Lessons in TIME™
(Trauma-Informed Method of Engagement)
Teaches direct practitioners, administrators, and adult allies to engage and safely involve Youth/Young adults in events and activities that results in increased participation and improved self-efficacy.
You will learn to APPLY trauma-informed and social learning principles; CREATE brave spaces; and BUILD self-efficacy of youth and young adults (or other vulnerable populations) involved in advocacy events. activities, and care planning teams.
Who can benefit?
Youth and Family Coordinators
Mental Health Direct Practitioners, Therapists, Peer Specialists
Learn NEW TOOLS and STRATEGIES
to IMPROVE Youth and Young Adult (Y/YA) ENGAGEMENT,
MINIMIZE RISK of re-experiencing trauma, and
IMPROVE PRACTITIONERS AND Y/YA SELF-EFFICACY
Original Work of the TIME model, click below.
Lessons in TIME™ (Trauma Informed Method of Engagement)
Lessons in TIME™ teaches direct practitioners, administrators, and adult allies to safely and effectively prepare and support youth and young adults to actively participate in care plans or advocacy events.
Intended Audiences: Direct Practitioners, Independent Living Coordinators, Youth Coordinators, Family Advocates, Family Coordinators, Youth/Young Adult Advocates, Peer Specialists, Program Managers and Supervisors, and Adult Allies who recruit and prepare Y/YA advocates.
Lessons in TIME™ is taught as a mini-course in two half-days format. This course is highly interactive can be delivered virtually over zoom or in-person (once it is safe for travel).
What is Lessons in TIME™?
Lessons in TIME™ is a training that expands and operationalize the TIME model. The training is based on trauma-informed principles, appreciative inquiry, social learning theory and transformational relationships. You will receive practical tools and strategies to enhance your ability to engage Youth and Young Adults (Y/YAs) through a trauma-informed lens resulting in higher levels of participation and reduced negative experiences for Y/YAs.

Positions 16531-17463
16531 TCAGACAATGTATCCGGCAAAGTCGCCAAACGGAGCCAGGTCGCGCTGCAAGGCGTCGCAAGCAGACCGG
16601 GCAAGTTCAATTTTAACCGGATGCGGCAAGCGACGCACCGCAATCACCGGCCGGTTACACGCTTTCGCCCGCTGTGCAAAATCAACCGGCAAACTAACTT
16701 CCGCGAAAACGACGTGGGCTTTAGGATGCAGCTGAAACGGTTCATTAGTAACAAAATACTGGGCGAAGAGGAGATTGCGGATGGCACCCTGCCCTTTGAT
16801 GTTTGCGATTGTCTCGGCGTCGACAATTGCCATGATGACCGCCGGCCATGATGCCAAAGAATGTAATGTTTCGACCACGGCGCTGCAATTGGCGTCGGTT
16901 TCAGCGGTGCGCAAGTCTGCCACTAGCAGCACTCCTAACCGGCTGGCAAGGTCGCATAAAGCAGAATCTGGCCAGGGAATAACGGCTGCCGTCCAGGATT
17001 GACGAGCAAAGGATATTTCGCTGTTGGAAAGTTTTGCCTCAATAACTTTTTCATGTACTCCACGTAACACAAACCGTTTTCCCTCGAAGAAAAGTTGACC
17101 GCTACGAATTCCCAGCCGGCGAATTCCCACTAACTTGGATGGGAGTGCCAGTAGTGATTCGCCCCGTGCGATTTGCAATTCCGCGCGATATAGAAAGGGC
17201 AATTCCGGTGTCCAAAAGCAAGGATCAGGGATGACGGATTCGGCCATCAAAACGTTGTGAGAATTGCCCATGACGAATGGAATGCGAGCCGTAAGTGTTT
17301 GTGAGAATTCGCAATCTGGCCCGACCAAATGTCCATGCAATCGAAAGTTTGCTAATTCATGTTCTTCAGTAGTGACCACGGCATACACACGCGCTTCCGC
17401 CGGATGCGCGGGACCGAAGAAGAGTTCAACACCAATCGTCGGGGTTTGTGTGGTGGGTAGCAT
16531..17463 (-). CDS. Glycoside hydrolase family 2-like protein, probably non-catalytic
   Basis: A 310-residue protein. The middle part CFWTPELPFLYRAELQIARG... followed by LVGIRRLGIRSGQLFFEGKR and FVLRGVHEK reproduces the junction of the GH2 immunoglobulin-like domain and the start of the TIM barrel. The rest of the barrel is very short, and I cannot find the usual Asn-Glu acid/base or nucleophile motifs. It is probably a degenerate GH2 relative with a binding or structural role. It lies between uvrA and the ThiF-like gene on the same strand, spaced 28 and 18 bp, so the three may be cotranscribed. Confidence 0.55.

Why should you sign up for Lessons in TIME™?
Over the last 10 years, I've talked to Y/YAs and SAs from across the country and they shared stories from the field about both successful and traumatic experiences of doing system change advocacy work. From the novice to the most trained and supported advocate, the practice of sharing lived experience publicly, resulted in unintended negative consequences like re-experiencing feelings of fear, hopelessness, defeat, as well as flashbacks and in some cases, relapse.
You may have difficulty convincing youth and young adults (Y/YAs) to be advocates or to be leaders in their own care planning. You may have trouble with consistent Y/YA attendance or Y/YA interest in leading their care plan team. This is why I created Lessons in Time to address the need for a training to teach you as supportive adults (SAs) how to effectively engage, prepare and support Y/YAs to safely sit on or lead meetings, committees, boards, panels, etc. through a trauma-informed lens.
We all know that having youth voice represented in care planning and at advocacy events is one of the important ingredients for changing the way that systems respond to the needs and desires of the youth and young adults. It is critical to apply trauma-informed principles, given the effects that trauma can have on Y/YAs when sharing their lived experience in a public setting or in care plans.
Lessons in TIME™ participants who completed the training reported decreased in negative experiences, less tokenism and higher levels of youth/young adult participation. You will leave the training with new tools, new perspectives and strategies to minimize the negative impact of re-experiencing trauma. Finally, this training teaches you to create the conditions necessary to scaffold learning for Y/YAs that will improve self-efficacy to help them continue to grow personally and professionally, whether they are advocating for themselves or systems change.
Lessons in TIME™ will give you a deeper understanding of your role in minimizing the negative impact of re-experiencing trauma for Y/YAs. You will learn strategies and tools to better connect, support, prepare and debrief youth and young adult advocates and how to:
1. Engage in transformational relationships to build rapport and trust
2. Use positive experiences as basis for youth and young adults sharing lived experiences
3. Increase the level youth participation and steer away from tokenism by using Hart’s Ladder of Participation
4. Apply a trauma-informed lens to advocacy work and decrease negative experiences
5. Apply social learning theory to advocacy work for higher Y/YAs’ self-efficacy